Despite the climate system’s complexity, we understand a great deal about the basic mechanisms, including e.g. the importance of the greenhouse effect in governing the global average temperature. We know that the climate is changing at a pace that’s much faster than in the geological record, we know from many different lines of evidence that the current changes are predominantly human-induced, and we know that the risks involved are real and far-reaching. - Dr. Bart Verheggen (AUC lecturer, tutor and climate change scientist)
Call to action
The need to take definitive action is pressing. The release of the August 2021 UN Intergovernmental Panel on Climate Change (IPCC) Report reaffirms that climate change is real, human-caused and has potentially irreversible impacts. The report states that it is unequivocal that human influence has warmed the atmosphere, ocean and land. Global warming already affects weather and climate extremes in every region across the globe. The average global surface temperature will continue to increase until (at least) the middle of this century under every emissions scenario considered. Due to this increase, many aspects of the climate system have already become and will continue to become, more extreme. For example, we are facing more frequent and more intense extreme heat, marine heatwaves, heavy precipitation, periods of drought and intense tropical cyclones. This is compounded by the reductions in Arctic Sea ice, snow cover and permafrost. The temperature increase of 1.5°- 2°C will be exceeded during the 21st century unless very strong reductions in carbon dioxide (CO2) and other greenhouse gas emissions are made in the coming decades. The need for immediate and serious action is clear.
In this context, universities and institutes involved in research have an especially important role. As centres of knowledge production, analysis and dissemination, they must continue to make advancements in methods and technologies for reducing humanity’s effect on the climate and ensure that the wider public is informed and understands the reality of our predicament. AUC's programme is tailored to increase understanding of the climate system and the urgency for action. Universities must take the lead in showing responsibility toward both society and the environment in transforming research into policy, and policy into action.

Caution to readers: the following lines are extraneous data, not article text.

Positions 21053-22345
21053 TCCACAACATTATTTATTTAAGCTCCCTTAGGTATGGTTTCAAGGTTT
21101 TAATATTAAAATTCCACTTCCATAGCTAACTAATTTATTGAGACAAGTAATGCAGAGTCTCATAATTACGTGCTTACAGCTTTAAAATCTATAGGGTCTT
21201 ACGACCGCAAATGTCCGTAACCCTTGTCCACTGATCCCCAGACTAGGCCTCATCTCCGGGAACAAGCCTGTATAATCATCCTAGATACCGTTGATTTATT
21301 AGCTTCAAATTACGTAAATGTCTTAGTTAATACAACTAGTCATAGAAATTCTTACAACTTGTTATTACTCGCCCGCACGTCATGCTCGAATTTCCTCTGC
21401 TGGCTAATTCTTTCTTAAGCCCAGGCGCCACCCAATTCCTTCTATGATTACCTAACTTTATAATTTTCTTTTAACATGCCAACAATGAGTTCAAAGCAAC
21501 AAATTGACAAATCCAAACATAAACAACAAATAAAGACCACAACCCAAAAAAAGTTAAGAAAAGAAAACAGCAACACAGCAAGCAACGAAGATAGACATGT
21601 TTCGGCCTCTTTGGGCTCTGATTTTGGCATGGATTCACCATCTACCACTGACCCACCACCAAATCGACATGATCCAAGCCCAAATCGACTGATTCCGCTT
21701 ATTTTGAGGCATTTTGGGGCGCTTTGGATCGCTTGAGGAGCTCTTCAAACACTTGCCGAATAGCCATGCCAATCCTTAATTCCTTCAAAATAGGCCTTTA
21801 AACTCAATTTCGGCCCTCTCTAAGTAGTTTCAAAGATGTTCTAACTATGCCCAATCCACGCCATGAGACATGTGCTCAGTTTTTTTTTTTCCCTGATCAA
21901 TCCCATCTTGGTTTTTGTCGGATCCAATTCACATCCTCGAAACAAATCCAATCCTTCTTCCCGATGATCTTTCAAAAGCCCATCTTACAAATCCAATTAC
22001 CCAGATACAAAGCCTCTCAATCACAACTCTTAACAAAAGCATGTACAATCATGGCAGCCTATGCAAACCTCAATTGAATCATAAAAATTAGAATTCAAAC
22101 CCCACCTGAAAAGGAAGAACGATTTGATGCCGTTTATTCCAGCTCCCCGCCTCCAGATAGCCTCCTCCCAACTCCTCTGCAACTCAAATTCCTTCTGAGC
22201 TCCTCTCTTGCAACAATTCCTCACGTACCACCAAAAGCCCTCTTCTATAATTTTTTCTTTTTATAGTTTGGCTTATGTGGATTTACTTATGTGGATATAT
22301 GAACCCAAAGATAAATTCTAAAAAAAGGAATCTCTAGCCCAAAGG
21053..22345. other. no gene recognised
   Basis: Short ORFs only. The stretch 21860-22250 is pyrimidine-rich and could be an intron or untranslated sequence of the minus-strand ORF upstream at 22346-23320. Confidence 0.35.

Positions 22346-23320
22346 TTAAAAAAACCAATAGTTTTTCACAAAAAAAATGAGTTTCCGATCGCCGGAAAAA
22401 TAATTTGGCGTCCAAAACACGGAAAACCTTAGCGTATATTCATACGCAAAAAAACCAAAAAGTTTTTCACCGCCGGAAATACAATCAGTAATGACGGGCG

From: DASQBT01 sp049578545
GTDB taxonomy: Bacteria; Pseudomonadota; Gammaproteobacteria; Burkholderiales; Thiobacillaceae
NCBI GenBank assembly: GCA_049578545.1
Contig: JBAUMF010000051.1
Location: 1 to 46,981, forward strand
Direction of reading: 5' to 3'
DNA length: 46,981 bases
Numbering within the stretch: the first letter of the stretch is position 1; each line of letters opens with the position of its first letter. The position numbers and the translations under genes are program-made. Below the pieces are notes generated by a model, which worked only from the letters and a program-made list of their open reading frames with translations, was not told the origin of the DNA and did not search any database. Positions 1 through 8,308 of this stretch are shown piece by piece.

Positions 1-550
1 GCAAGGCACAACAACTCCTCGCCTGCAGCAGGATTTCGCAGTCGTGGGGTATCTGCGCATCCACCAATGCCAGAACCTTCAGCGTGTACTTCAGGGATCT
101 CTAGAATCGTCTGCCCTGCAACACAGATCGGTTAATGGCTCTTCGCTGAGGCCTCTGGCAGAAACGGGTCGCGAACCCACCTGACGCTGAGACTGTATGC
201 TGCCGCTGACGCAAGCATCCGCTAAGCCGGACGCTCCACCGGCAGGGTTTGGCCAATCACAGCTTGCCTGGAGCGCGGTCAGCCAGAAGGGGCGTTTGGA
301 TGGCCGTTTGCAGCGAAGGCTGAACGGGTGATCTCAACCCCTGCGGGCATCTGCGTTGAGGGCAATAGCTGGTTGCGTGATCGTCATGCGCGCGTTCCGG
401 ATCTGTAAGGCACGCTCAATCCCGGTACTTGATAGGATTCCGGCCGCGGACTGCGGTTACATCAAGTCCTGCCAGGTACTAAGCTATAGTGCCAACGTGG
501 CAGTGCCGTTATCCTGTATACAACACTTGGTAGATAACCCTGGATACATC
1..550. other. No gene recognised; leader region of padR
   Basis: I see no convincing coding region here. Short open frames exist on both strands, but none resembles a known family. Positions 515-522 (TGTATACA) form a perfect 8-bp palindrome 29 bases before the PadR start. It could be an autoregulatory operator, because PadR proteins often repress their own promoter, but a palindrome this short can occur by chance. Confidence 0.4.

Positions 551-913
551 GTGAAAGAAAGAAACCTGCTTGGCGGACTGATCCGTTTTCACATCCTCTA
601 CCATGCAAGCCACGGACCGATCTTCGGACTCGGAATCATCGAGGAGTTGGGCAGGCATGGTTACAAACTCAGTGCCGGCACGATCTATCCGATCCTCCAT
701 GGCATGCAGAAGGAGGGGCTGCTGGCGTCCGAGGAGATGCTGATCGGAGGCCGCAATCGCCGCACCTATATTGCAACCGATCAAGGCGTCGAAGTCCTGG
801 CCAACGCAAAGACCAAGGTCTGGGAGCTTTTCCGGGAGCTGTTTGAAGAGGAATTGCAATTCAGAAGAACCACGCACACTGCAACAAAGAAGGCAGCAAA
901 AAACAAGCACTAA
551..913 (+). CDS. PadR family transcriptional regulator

We cannot accept that humans, as part of nature, in a few hundred years destroy life that has developed over billions of years. I do not want to be the cause of thousands of people fleeing and dying, only because we could not change our behaviour fast enough. I am convinced that we, as the next leading generation, must act now and cannot wait until politicians and economists decide to act. Universities must position themselves at the forefront of this fight against climate change, must educate students and staff, and must show the world that we do not accept the current state of destruction. - Augustine Schulte-Frohlinde (AUC Student, Class of 2020)
Along with other institutes of higher education in the Netherlands, AUC supports the sentiments and goals outlined in the Climate letter (Klimaatbrief Universiteiten). Reducing carbon emissions requires a comprehensive approach throughout the organisation, ranging from identifying problematic sources of energy and consumption patterns to policies on work travel, commuting habits and the products served in its cafeterias.